1. Is it too much to hope that places like "Justice" will evaporate off the face of the earth by the time my yet to be born daughter gets to that age? Alas, I'm sure it, or its devil spawn, will plague my existence in due time.

  2. Our daughter is almost 5 and I can see these conversations/scenerios happening all too soon.
    Thanks for sharing my future with me.

  3. Well played. I always refold with sincerity. *fist bump*

  4. The horror. The HORROR! Why did I have a daughter? This post was too effective.

  5. I don't know how parents do it. I saw this little girl who was taller than I am and way skinnier than I am at the supermarktet wearing pumps, a mini mini skirt and a sheerish top. I was very uncomfortable looking at her.

  6. Guffawing, because I know this scenario all to well.

    Your sugarcoating was highly effective satirization.

  7. Fie on't!
    The mall...
    'tis a pox and a pestilence.
    Get thee to a thriftery!

  8. Enjoy Justice now while you can. In a few very short years (Middle School), you will hear the word: Abercrombie. It's Latin translation is "wall sized retail porn designed to frazzle parents into frantically throwing wads of cash at "heroine skinny" grumpy sales clerks for overpriced, undersized clothing in an effort to quickly whisk young shopaholics off to the safety of Auntie Anne's." I'll have the spiked lemonade, please.

    Sigh....when did Phil of the Future become Edward of Twilight?

  9. Good to know things are the same no matter WHICH side of the ocean you are from!

  10. My 3yr old daughter runs in to H&M and goes "handbags and shoes, oh my". I'm looking forward to the pain. I guess it will be cheaper than hernia surgery.

  11. Justice?! Hold my hair while I puke.

  12. I LOATHE Justice, and their overpriced crap!!!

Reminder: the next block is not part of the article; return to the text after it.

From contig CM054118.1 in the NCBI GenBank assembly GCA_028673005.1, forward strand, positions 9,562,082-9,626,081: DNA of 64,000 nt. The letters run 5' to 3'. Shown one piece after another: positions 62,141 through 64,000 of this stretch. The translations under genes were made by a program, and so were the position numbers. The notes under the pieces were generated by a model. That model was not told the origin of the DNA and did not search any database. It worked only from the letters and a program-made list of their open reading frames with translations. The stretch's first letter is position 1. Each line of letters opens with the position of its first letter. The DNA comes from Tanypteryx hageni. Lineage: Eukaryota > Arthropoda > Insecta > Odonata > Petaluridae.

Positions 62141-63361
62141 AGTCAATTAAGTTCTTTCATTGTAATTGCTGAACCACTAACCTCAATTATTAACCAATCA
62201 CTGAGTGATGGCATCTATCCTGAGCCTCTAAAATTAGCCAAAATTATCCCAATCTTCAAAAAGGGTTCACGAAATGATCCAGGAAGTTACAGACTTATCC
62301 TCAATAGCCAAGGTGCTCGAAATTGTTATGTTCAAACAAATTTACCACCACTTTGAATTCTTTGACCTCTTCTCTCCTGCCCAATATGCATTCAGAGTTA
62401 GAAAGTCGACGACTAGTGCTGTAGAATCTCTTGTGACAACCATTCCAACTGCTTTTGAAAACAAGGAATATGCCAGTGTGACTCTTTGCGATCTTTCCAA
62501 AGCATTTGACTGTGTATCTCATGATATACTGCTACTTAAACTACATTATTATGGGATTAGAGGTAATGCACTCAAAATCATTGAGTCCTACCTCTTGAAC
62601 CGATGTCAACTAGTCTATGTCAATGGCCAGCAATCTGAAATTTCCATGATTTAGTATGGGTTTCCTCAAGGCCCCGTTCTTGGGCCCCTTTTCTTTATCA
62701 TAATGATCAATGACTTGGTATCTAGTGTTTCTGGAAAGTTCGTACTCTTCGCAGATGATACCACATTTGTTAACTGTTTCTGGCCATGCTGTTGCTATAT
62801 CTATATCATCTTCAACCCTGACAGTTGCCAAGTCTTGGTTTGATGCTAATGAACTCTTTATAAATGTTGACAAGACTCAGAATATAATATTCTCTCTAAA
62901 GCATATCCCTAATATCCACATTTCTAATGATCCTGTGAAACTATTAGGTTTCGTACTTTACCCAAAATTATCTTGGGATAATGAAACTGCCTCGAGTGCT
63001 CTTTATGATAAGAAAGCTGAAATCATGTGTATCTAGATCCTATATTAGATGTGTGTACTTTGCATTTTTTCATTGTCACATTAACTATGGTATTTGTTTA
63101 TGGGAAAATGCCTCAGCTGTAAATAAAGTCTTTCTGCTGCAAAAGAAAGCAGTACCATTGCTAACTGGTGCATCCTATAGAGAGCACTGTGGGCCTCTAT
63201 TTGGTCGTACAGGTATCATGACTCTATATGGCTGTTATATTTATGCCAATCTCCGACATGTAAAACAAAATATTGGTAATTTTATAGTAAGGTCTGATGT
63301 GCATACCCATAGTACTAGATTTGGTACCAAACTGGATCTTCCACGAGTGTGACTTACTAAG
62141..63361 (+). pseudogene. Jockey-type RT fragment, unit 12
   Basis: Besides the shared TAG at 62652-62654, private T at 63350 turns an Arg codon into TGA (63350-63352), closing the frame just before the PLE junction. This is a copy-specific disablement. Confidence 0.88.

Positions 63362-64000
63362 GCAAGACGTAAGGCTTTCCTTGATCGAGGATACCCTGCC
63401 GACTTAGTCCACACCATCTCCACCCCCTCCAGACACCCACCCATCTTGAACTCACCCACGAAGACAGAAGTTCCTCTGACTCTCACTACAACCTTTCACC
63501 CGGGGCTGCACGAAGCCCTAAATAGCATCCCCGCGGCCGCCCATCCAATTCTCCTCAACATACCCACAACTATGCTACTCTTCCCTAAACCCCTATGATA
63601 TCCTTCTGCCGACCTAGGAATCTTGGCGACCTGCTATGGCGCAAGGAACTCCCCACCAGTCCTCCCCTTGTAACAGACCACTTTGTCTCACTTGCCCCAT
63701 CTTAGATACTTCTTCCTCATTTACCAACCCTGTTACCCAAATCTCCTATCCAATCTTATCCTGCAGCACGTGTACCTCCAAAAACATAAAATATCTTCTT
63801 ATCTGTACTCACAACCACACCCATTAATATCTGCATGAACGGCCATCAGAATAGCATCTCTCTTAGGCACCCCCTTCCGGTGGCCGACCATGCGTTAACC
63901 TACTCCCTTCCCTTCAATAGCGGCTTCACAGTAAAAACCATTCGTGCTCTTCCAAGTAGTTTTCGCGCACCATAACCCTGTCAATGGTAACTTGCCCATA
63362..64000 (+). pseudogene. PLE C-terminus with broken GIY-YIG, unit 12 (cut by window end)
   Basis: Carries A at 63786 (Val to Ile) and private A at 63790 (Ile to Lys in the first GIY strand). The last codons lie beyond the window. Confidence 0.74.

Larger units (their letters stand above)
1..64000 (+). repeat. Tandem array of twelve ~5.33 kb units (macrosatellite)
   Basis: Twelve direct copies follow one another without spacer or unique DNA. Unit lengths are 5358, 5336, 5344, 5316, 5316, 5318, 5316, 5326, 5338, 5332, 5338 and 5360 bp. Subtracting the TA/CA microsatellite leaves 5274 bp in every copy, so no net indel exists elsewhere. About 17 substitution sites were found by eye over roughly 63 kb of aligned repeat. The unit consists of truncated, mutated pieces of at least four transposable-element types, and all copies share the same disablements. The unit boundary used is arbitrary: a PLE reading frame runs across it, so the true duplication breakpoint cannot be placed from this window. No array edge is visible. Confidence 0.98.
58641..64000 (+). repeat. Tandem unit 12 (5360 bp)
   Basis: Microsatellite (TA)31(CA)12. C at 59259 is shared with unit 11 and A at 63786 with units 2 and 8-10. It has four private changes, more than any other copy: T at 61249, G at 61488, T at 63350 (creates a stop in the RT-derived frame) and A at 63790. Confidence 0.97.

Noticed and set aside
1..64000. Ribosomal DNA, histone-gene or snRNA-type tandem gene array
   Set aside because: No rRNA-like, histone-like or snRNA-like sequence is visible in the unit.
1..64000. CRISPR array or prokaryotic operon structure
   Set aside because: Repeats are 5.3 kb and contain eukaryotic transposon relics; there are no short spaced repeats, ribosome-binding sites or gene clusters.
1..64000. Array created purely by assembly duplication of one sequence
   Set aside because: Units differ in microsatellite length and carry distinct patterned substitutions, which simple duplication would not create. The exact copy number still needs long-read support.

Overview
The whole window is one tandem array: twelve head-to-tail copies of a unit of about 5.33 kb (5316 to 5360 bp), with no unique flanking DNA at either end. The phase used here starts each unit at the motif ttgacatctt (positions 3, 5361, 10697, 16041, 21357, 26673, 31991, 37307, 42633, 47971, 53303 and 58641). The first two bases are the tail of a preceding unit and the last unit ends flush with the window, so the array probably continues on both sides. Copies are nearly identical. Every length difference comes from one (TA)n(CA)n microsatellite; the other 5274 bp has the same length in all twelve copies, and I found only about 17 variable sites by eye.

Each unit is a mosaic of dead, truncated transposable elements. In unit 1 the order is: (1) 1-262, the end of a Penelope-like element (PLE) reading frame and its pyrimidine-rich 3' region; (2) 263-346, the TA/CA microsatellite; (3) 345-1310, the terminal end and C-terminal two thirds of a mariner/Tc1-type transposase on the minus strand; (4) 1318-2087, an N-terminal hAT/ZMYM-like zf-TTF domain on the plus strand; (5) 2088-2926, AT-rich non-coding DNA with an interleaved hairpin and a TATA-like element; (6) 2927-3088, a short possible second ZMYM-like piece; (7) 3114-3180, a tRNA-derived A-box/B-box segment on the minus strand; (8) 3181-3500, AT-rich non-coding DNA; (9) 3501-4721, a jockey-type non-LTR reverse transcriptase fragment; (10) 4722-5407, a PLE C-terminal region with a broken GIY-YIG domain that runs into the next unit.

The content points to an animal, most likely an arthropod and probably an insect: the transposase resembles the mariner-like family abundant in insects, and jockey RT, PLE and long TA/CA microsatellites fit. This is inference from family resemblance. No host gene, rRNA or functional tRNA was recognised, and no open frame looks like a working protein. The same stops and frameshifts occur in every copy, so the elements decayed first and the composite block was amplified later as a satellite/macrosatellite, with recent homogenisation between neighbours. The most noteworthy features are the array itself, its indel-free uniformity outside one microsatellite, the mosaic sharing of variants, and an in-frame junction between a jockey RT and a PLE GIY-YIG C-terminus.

Well, one time we did find this great pair of arm things in black and white stripes for only $12, but other than that...
    I feel your pain, I really do.

  13. they should call that place 'unJustice' older daughter prefers the likes of moody teenage torn and tattered Abercrombie while the little one just oozes the bedazzled rainbow ruffled marshmellow peep of Justice stores - and she's only 6.

    BTW- props to your prose

  14. Wonderful post! It's sweltering here too, but the worst argument I had to deal with was turning on the AC for cancer dog, who is roasting from the steriods that are part of his treatment. Holy cow, it was 82 in here Tuesday!

  15. Hark! Methinks this post has tickled a funny bone.

  16. She knows to use sun screen (notice the tid bit the skin cancer guy picked up on :-) I get stuff at Old Navy because I'm cheap and don't care. But, I understand how girls would be not so into it.

  17. Dude, if Justice and Limited, Too don't disappear, I'm afraid girls will be dressing inappropriately by the time they are three. Of course, living in South Florida, everyone dresses inappropriately. The girls dress like they're 25, and their moms dress like they're 16. It's strange.

  18. Oh my ... if ONLY to be a fly from time to time.

    What a lovely day in retail!

    blessings! many many heartfelt blessings!

  19. LOVE, LOVE, LOVE this post. Hits quite close to home.

  20. I am well acquainted with Justice. It is the mecca of all self-respecting fourth grade girls. My middle schooler now worships at the foot of the displays at Aeropostale and American Eagle. Luckily she shuns Abercrombie and Hollister. For today, anyway.